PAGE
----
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The King in Yellow
     

The King in Yellow

3.0 27
by Robrert William Chambers
 

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The book is named after a fictional play with the same title which recurs as a motif through some of the stories. The first half of the book features highly esteemed weird stories, and the book is described by S.T. Joshi as a classic in the field of the supernatural. There are 10 stories, the first four of which, "The Repairer of Reputations", "The Mask", "In the

Overview

The book is named after a fictional play with the same title which recurs as a motif through some of the stories. The first half of the book features highly esteemed weird stories, and the book is described by S.T. Joshi as a classic in the field of the supernatural. There are 10 stories, the first four of which, "The Repairer of Reputations", "The Mask", "In the Court of the Dragon" and "The Yellow Sign", mention The King in Yellow, a forbidden play which induces despair or madness in those who read it. "The Yellow Sign" inspired a film of the same name released in 2001

Product Details

BN ID:
2940149218189
Publisher:
Hillside Publishing
Publication date:
01/14/2015
Sold by:
Barnes & Noble
Format:
NOOK Book
File size:
257 KB

Meet the Author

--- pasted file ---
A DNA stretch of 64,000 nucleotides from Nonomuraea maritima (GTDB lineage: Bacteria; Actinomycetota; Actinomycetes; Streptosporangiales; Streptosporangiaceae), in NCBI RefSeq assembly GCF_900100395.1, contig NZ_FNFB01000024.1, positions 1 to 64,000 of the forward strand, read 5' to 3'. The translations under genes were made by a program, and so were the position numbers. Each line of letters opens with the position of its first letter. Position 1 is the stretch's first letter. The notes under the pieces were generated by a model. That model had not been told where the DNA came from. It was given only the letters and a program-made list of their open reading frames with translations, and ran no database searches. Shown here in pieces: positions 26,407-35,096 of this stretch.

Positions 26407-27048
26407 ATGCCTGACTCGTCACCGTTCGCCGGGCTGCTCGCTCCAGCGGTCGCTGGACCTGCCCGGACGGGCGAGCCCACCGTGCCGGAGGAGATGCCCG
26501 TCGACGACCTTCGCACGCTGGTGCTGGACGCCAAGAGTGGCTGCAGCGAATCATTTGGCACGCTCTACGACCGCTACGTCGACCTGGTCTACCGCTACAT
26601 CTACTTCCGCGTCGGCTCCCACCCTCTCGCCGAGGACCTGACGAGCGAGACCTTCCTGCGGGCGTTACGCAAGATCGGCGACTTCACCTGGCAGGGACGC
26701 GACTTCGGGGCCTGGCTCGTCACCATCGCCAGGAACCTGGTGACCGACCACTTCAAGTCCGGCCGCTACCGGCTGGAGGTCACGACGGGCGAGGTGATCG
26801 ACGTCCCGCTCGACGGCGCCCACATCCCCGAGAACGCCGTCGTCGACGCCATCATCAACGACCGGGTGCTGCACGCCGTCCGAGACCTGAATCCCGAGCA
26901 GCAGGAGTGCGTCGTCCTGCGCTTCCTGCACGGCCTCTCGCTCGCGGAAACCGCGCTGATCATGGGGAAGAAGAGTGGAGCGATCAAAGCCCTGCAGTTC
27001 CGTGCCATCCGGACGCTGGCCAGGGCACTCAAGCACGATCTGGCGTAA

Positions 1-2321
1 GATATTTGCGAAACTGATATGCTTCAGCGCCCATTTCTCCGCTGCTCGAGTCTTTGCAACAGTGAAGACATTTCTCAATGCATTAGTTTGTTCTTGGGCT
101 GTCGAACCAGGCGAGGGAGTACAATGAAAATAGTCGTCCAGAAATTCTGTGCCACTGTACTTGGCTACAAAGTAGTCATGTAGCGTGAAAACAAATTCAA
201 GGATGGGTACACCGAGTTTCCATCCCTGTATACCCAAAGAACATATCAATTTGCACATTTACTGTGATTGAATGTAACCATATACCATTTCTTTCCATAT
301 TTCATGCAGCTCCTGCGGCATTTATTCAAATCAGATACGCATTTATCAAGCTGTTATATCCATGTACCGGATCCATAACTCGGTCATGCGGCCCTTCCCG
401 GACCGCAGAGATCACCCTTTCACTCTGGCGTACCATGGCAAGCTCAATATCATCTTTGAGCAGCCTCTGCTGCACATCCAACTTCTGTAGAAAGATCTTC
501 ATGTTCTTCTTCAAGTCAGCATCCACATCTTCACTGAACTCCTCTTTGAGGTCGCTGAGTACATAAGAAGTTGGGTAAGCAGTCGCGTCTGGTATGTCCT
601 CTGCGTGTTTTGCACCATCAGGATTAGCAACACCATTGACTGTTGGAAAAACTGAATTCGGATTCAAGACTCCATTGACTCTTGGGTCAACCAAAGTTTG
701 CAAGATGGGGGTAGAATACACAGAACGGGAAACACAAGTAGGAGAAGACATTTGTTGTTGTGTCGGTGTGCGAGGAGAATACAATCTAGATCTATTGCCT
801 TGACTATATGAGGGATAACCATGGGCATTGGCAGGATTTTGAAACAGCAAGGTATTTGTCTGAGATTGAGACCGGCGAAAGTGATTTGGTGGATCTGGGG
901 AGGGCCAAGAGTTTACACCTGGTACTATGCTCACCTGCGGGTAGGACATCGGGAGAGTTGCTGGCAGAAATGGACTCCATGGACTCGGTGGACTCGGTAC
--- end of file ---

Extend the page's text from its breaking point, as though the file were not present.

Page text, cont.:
Robert William Chambers (May 26, 1865 – December 16, 1933) was an American artist and writer. He was born in Brooklyn, New York, to William P. Chambers (1827 - 1911), a famous lawyer, and Caroline Chambers (née Boughton), a direct descendant of Roger Williams, the founder of Providence, Rhode Island. Robert's brother was Walter Boughton Chambers, the world famous architect. Robert was first educated at the the Brooklyn Polytechnic Institute,and then entered the Art Students' League at around the age of twenty, where the artist Charles Dana Gibson was his fellow student. Chambers studied at the École des Beaux-Arts, and at Académie Julian, in Paris from 1886 to 1893, and his work was displayed at the Salon as early as 1889. On his return to New York, he succeeded in selling his illustrations to Life, Truth, and Vogue magazines. Then, for reasons unclear, he devoted his time to writing, producing his first novel, In the Quarter (written in 1887 in Munich ) . His most famous, and perhaps most meritorious, effort is The King in Yellow, a collection of weird fiction short stories, connected by the theme of a book (to which the title refers) which drives those who read it insane. Chambers' fictitious drama The King in Yellow features in Karl Edward Wagner's story "The River of Night's Dreaming", while James Blish's story "More Light" purports to include much of the actual text of the play. Chambers later turned to writing romantic fiction to earn a living.